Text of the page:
• The "unitary executive" theory and its claims that the president can do whatever he wants -- even snatch an American citizen off the street and lock him up for life without charge, without legal representation, and without trial.
• The promiscuous use of "signing statements" (1,100 at last count) to declare that the law is whatever the president says it is, and that he'll enforce only those laws he likes.
• An executive branch that treats lawfully issued subpoenas like suggestions that can be ignored.
• Thinking of John Ashcroft as the liberal attorney general.
• The culture of incompetence, where rebuilding a country we destroyed could be turned over to a bunch of clueless 20-somethings with no qualifications save an internship at the Heritage Foundation and an opposition to abortion.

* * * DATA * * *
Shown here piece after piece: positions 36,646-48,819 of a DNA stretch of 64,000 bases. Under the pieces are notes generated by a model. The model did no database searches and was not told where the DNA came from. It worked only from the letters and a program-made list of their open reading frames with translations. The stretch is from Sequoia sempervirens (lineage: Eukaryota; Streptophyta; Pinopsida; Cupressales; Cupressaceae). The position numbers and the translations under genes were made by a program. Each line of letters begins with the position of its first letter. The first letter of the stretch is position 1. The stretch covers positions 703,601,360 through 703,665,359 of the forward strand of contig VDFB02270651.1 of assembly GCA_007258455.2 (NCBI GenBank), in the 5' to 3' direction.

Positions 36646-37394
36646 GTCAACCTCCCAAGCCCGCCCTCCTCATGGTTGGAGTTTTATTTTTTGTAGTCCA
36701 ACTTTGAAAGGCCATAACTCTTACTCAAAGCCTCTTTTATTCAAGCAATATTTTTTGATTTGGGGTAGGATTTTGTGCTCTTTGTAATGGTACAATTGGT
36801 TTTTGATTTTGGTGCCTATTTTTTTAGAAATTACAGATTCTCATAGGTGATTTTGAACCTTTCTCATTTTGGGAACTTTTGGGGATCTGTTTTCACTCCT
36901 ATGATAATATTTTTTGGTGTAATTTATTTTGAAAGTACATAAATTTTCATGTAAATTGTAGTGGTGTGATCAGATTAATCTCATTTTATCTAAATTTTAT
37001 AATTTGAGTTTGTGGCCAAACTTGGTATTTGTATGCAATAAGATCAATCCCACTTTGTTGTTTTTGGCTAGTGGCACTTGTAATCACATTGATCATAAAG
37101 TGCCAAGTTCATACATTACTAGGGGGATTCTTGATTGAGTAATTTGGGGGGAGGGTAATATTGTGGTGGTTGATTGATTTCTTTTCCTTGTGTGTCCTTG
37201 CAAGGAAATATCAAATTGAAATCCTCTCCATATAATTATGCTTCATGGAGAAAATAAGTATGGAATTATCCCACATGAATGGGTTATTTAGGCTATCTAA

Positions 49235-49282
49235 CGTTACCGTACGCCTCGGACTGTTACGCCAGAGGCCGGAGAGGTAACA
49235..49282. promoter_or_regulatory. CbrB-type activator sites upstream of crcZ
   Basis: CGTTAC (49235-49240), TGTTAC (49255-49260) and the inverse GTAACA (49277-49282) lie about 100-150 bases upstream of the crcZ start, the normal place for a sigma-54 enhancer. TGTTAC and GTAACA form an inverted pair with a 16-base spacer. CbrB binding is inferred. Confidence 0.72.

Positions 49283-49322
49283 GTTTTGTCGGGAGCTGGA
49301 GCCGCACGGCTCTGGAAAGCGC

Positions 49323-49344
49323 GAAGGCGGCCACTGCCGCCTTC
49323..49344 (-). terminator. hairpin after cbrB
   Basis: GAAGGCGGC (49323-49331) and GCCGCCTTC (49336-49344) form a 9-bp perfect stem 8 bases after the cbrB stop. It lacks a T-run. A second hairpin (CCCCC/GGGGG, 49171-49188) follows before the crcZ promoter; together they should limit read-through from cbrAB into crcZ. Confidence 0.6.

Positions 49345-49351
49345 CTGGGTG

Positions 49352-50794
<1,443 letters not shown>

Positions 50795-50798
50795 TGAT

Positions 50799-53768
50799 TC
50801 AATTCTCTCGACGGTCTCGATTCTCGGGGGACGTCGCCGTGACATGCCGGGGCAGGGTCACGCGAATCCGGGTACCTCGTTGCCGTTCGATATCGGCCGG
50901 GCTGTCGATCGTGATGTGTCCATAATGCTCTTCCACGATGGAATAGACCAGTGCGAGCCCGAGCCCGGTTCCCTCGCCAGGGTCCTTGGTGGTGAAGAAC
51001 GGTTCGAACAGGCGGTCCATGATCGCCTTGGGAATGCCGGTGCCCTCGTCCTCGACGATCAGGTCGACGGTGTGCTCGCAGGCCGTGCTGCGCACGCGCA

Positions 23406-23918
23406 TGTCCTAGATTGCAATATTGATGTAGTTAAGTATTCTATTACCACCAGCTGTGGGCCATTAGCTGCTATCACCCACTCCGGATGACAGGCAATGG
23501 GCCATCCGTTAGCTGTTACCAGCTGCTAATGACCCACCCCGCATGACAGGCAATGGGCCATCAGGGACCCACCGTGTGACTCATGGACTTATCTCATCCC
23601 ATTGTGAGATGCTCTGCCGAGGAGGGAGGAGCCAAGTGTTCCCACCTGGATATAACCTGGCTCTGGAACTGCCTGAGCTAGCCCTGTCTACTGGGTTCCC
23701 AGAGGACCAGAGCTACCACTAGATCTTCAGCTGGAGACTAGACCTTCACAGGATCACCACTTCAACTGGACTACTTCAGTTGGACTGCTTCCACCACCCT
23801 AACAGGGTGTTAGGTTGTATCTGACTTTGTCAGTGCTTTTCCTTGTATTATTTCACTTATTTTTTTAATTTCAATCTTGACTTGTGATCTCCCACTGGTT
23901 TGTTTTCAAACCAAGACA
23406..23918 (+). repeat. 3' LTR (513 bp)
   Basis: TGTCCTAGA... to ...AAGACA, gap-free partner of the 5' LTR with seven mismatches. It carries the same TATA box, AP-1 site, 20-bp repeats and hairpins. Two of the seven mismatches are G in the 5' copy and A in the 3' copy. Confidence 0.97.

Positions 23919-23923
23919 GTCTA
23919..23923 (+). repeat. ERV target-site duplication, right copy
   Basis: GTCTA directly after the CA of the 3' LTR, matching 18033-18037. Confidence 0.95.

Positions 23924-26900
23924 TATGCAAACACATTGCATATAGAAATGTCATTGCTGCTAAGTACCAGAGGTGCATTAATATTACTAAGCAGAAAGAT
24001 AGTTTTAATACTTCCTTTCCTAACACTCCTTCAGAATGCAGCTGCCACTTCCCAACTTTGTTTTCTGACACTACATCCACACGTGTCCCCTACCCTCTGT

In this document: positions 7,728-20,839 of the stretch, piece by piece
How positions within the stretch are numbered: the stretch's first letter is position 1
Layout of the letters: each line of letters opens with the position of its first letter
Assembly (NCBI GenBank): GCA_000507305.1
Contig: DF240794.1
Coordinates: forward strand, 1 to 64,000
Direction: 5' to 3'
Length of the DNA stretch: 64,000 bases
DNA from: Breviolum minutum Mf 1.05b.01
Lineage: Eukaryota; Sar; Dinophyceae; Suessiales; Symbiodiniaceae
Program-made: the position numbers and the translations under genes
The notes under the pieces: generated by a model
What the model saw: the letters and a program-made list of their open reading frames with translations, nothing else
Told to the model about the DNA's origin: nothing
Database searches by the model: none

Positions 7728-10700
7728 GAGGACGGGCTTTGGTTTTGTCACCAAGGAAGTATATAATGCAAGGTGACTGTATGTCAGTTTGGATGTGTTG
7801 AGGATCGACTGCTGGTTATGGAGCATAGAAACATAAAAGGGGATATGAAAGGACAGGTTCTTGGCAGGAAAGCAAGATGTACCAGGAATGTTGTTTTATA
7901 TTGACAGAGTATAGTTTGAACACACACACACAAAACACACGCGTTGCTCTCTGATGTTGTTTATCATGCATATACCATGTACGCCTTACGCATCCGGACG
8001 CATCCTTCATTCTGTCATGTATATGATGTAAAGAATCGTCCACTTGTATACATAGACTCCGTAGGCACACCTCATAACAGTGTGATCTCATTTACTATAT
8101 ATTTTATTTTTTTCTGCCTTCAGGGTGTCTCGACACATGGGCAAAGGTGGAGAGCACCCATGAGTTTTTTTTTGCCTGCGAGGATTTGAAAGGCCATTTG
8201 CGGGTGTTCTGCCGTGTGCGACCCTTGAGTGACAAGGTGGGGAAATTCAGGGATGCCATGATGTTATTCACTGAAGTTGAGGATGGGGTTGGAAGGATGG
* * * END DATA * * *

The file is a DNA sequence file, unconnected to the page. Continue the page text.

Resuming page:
• The "Brownie, you're doin' a heckuva job" philosophy, where vital agencies are turned over to incompetent boobs to rot and decay.
• Handing out the Medal of Freedom as an award for engineering one of the greatest screw-ups of our time.
• An administration that welcomed gluttonous war profiteering, that was only too happy to outsource every government function it could to well-connected contractors who would do a worse job for more money.
• The Bush Doctrine of preemptive war.
• The lust for sending off other people's sons and daughters to fight and kill and die just to show your daddy you're a real man.
• Playing dress-up in flight suits,
• Strutting and posing and desperate sexual insecurity as a driver of American foreign policy.
• The neocons, so sinister and deluded they beg us all to become fevered conspiracy theorists.
• Guantanamo and its kangaroo courts.